Study Compares Different Types of Radiation for Breast Cancer
Article date: May 2, 2012By Stacy Simon
A study comparing a kind of brachytherapy to whole breast irradiation (WBI) found that women treated with brachytherapy were more likely to need more breast surgery later. However, the risk was still low. About 4% of the women in the brachytherapy group needed a mastectomy sometime after radiation was complete versus 2% of the women in the WBI group.
Researchers from the University of Texas MD Anderson Cancer Center examined the medical records from almost 93,000 breast cancer patients who were diagnosed between 2003 and 2007 and had lumpectomy surgery. After the lumpectomy, about 7,000 of the women were treated with brachytherapy and almost 86,000 had WBI. The women treated with brachytherapy were twice as likely (4% vs. 2%) to go on to get a mastectomy of the treated breast – most likely because cancer was found in that breast. There was no difference in survival time between the two groups.
Brachytherapy, also known as internal radiation, is a way to deliver radiation therapy. Instead of aiming radiation beams from outside the body, radioactive seeds or pellets are placed directly into the breast tissue next to the cancer. The kind of brachytherapy in the study, intracavitary brachytherapy, is also the most common way to give brachytherapy to breast cancer patients. It involves putting a source of radiation into the space left from lumpectomy for a short time and then removing it.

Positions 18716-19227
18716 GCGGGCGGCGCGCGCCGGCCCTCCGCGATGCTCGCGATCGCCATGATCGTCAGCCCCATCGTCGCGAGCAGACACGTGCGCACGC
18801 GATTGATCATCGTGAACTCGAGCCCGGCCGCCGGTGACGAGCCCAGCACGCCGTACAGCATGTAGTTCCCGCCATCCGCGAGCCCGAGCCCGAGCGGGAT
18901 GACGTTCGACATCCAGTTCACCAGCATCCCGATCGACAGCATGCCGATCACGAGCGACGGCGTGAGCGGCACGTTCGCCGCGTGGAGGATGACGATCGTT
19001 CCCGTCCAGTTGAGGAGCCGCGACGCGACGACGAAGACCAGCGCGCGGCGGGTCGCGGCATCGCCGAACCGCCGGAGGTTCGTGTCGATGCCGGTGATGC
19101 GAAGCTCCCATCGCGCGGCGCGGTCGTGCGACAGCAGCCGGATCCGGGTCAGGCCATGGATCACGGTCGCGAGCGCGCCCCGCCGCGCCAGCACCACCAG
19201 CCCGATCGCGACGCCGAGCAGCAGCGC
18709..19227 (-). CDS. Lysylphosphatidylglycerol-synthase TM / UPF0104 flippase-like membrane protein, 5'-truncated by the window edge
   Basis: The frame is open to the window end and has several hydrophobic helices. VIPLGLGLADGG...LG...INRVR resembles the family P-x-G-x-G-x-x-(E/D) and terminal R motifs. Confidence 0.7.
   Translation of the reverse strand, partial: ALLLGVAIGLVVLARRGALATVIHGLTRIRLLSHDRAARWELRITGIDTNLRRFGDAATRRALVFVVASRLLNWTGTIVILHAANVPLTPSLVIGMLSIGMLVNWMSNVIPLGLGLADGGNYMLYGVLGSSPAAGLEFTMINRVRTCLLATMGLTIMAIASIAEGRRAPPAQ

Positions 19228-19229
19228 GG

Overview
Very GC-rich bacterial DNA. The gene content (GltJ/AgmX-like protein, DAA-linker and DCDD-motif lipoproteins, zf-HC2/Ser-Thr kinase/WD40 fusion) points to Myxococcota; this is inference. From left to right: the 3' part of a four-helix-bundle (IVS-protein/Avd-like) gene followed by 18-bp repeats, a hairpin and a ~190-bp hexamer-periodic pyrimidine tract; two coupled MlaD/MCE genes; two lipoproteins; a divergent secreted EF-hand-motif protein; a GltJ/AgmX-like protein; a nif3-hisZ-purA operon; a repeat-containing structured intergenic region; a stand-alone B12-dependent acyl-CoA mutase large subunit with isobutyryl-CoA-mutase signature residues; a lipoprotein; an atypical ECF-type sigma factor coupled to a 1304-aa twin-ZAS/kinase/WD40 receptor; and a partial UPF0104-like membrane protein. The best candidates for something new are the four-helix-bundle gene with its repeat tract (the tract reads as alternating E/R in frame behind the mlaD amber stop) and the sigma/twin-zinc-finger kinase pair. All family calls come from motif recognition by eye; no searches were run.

The researchers write that brachytherapy has emerged in recent years as an alternative to WBI, which is the standard treatment after lumpectomy. According to the study, as many as 10% of older women are now treated with brachytherapy. Compared with WBI, brachytherapy irradiates less breast tissue and requires a much shorter course of treatment.
This study raises questions about whether irradiating only the area around the cancer will reduce the chances of the cancer coming back as much as giving radiation to the whole breast. More studies comparing the 2 approaches are needed to see if brachytherapy should be used instead of whole breast radiation.
Side effects of WBI can include swelling and heaviness in the breast, sunburn-like skin changes in the treated area, and fatigue. The breast can become smaller and firmer. There is also a risk of painful nerve damage.
Intracavitary brachytherapy can also have side effects, including redness, bruising, breast pain, infection, and a break-down of an area of fat tissue in the breast. As with whole breast radiation, weakness and fracture of the ribs can also occur.
The study was published in the May 2, 2012 issue of the Journal of the American Medical Association.
Reviewed by: Members of the ACS Medical Content Staff